Fundraising rides are quite common. As long as 100% of the donated money goes directly to the charity, they are moderately, but not usually wildly, successful. There are many web sites that will act as a contribution conduit and provide security and trust to the donors. It is, however, difficult to get contributions from complete strangers, so family, friends, friends of friends, business associates, etc. are usually the biggest contributors. If any of the money is diverted to trip expenses, however, then the donations will go way, way down. It usually pays to have some sort of unique angle, especially if you want media attention. Most media won't touch the story unless there is a local connection of some kind, or unless there is a heartwarming story to go with it.

24
California / Re: Local advice for a UK visitor please?
« on: June 27, 2015, 11:08:00 am »
If it's going to be a cold night, then don't camp too high.

Bears are only a problem is certain spots. Ask locally and take standard precautions with food.

I don't find dog spray important. Just stop before the dog gets to you, and put your bike between you and the dog.

If you take a tent, then use it. Camping puts you more in touch with nature.

25
General Discussion / Re: Whitney's Cabins in Woolwich ME Closed
« on: June 27, 2015, 09:42:44 am »
Too bad. It was a nice place to stay.

26
General Discussion / Re: Bicycle tools for a cross country ride
« on: June 25, 2015, 08:54:19 am »
There is no clear answer. Being able to fix a flat is essential, but everything else is optional. How do you feel about hitching a ride? How much extra time do you have to deal with problems?

If the tour is long enough, you will probably need to adjust and replace brakes. You may need a new chain along the way, but you can probably acquire it en route. You may need new tires, and good ones are harder to find en route. You may need new cables. Carry an extra tube or two as not all flats are patchable. A FiberFix can fix a broken spoke until you get to the next bike shop.

I carry a cassette removal tool, but have never used it on tour. I carry chain repair tools and parts, but have never used them on tour. I'm sure many others have needed them. It's just a probability game. Everyone gets to make their own trade offs of weight and risk. And there is always anxiety involved in making the choices. When touring with others you can share the load, so you can take more.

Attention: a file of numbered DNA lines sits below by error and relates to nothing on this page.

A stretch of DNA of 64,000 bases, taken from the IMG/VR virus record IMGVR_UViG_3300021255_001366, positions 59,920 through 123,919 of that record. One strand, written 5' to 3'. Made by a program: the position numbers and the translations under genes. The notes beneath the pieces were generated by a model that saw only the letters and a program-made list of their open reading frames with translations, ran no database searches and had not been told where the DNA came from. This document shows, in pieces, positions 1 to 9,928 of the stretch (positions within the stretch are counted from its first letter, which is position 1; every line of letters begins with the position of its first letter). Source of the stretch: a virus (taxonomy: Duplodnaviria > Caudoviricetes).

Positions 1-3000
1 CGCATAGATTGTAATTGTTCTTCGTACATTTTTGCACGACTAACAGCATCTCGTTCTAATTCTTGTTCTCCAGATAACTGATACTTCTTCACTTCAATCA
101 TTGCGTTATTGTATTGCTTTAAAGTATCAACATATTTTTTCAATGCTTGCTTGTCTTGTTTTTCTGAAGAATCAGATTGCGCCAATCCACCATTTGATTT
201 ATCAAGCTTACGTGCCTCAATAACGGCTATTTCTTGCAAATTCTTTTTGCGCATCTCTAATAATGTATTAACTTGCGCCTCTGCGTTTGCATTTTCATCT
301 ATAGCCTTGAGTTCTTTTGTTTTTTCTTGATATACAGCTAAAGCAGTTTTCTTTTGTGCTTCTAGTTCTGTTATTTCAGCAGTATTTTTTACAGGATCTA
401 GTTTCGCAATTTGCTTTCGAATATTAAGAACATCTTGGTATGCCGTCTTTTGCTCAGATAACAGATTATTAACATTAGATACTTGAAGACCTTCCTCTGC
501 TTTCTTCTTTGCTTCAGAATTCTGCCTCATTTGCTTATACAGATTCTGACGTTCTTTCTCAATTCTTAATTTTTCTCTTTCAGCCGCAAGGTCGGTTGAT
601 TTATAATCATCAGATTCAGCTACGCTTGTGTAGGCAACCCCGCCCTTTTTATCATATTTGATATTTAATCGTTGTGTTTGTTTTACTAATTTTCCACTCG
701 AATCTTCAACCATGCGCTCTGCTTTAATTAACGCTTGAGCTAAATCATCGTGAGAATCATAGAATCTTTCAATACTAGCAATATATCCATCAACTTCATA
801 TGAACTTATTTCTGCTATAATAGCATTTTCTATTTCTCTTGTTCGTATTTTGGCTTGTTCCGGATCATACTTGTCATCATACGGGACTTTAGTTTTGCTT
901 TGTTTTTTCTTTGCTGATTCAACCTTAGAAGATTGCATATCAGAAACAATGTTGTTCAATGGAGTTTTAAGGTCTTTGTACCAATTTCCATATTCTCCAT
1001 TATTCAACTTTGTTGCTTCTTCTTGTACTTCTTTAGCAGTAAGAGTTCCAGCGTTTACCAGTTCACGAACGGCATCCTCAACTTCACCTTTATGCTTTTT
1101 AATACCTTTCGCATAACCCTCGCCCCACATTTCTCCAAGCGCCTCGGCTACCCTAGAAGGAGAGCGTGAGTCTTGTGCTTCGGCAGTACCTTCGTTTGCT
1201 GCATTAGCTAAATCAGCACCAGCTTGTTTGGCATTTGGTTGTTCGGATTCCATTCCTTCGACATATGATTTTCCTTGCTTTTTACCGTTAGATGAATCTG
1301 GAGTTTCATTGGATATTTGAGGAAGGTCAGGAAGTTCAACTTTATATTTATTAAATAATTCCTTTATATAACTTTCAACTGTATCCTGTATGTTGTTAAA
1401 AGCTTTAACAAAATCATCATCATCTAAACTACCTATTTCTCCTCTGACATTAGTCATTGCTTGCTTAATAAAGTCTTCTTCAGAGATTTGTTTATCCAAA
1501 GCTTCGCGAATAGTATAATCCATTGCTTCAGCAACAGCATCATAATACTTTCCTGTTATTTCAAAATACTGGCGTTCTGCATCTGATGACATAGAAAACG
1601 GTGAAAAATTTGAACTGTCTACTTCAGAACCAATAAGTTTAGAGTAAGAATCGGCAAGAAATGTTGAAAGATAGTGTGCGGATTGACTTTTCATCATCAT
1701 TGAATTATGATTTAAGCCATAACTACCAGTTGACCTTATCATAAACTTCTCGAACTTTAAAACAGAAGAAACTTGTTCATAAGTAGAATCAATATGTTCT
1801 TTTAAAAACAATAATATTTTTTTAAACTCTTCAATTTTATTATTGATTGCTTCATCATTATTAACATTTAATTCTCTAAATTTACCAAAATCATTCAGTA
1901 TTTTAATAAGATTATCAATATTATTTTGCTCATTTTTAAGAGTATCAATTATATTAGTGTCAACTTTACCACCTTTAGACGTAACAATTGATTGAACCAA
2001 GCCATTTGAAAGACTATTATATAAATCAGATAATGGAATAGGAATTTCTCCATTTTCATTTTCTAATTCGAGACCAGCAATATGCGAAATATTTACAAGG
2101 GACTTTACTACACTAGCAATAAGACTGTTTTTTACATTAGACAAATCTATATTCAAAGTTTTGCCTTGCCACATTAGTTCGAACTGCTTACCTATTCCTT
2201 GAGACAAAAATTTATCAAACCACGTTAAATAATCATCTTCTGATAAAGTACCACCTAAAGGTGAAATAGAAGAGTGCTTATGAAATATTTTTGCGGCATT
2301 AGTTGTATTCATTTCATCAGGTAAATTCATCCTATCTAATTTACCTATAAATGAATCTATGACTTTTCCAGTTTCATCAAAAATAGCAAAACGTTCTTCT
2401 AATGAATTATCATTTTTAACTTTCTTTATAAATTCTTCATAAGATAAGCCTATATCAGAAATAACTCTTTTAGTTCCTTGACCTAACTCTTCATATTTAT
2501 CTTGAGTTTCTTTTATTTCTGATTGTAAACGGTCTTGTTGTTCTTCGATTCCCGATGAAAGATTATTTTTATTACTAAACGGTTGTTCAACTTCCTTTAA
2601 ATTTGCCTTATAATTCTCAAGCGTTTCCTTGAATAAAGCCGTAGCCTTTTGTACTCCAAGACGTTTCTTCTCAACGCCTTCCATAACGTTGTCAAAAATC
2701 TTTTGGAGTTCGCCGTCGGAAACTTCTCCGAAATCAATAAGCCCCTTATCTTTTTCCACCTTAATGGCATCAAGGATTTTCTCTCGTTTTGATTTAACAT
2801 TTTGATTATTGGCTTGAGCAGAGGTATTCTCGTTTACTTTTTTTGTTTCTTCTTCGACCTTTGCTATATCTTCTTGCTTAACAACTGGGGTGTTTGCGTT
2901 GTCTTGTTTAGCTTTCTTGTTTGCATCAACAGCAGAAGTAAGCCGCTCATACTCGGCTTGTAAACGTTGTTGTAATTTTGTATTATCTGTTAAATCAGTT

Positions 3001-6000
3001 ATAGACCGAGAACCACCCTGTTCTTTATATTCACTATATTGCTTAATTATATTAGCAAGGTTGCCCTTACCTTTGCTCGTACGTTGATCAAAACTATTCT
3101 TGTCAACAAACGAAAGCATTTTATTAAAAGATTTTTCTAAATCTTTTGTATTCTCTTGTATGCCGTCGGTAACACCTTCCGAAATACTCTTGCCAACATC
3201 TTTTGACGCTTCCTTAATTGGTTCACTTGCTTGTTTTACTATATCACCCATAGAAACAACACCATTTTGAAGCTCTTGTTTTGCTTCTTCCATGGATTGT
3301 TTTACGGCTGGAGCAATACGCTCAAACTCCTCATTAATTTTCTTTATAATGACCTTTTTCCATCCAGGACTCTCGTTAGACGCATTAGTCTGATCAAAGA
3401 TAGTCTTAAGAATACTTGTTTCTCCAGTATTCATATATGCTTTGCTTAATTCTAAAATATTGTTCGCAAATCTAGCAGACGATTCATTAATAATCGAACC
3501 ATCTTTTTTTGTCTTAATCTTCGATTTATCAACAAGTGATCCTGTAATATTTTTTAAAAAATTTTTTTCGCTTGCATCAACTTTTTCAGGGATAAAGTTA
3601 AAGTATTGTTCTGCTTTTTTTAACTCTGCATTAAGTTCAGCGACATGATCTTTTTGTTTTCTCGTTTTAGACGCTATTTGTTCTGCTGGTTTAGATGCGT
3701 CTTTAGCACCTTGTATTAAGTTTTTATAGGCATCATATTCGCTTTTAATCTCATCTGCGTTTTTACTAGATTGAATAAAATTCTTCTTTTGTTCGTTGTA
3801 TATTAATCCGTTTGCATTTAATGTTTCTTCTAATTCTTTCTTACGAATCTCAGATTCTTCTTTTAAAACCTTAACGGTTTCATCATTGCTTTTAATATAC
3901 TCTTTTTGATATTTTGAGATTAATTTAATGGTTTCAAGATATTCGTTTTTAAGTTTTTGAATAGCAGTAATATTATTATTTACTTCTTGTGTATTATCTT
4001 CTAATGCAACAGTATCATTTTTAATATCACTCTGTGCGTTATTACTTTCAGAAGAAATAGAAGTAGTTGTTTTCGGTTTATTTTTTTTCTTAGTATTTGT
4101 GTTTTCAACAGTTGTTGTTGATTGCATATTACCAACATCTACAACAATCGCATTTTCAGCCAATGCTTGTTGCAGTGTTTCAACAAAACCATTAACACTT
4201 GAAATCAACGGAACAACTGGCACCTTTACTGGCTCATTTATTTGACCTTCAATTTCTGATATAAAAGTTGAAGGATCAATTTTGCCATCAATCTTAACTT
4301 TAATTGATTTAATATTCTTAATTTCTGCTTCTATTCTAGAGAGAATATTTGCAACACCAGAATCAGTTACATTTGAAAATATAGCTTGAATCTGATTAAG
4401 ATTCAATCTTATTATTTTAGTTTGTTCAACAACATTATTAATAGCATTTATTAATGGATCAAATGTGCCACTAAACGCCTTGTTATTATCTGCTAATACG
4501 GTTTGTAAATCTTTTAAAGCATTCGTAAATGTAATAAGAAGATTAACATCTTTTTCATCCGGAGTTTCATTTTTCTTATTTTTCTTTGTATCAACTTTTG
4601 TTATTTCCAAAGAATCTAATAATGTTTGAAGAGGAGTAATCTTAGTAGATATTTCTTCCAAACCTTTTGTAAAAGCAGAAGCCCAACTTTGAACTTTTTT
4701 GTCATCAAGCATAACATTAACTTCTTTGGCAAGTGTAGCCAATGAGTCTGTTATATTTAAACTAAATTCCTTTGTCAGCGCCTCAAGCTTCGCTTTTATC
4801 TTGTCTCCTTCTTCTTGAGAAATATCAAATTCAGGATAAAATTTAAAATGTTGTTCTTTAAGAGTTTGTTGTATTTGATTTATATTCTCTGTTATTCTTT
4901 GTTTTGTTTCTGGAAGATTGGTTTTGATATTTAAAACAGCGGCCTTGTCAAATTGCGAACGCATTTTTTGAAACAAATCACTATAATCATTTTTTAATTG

27
Routes / Re: Shoulders / Bike Lanes on ACA Routes
« on: June 22, 2015, 09:55:35 am »
Would you feel comfortable on a shoulderless road if that road only had one car per hour? Most of the ACA roads do not have shoulders, but most of them have very little traffic. Everybody has their own preferences, but I vastly prefer a low-traffic no-shoulder road to a high-traffic road with a good shoulder.

Interstate highways have the widest (but debris-strewn) shoulders, but I hate riding on them. Main corridor federal and state highways also usually have good shoulders, but I don't much like riding on them either. Back country lanes usually have no traffic except for the people who live on those lanes. Those are the roads I enjoy riding on, and the ACA uses such roads a lot.

The Northern Tier uses US2 through a lot of Montana. This road has small shoulders and medium traffic, but I almost always rode in the traffic lane except when cars were passing. The winding rustic roads in Wisconsin are delightful, but most have no shoulders and very little traffic. You get far fewer flats riding in the traffic lane.

There are always compromises, everybody gets their own take on the tradeoffs, but there is no perfect solution.

28
General Discussion / Re: Has anyone biked the east coast?
« on: June 11, 2015, 05:10:17 pm »
Almost any tour is going to involve both days that are too hot and days that are too cold. So just go and deal with it.

I like to map out when I'll be at various places and then consult sites such as weatherspark to get average highs and lows for the date I'll be there. You can use this to decide if leaving a bit earlier or a bit later has a better chance of giving you the weather you prefer. You can also adjust the weather a bit by leaving early or late in the morning. Personally, I'd rather sweat during the day than freeze my butt off at night. You may prefer just the opposite.

29
From his mention of the Western Express, I inferred he wasn't going through Canon City, Royal Gorge, Breckenridge, Jackson, Yellowstone, Lander, Dubois, Twin Bridges, Wisdom, Dillon, Sula, Virginia City, nor Ennis.

30
I'm sure you'll find good Popeye postcards in Chester. Find some Lewis and Clark postcards in Cave-in-Rock. NPS probably sells postcards at Alley Spring. If you stop in Hutchinson, get a Cosmosphere postcard. Get some Santa Fe Trail postcards just past Larned at the visitors center.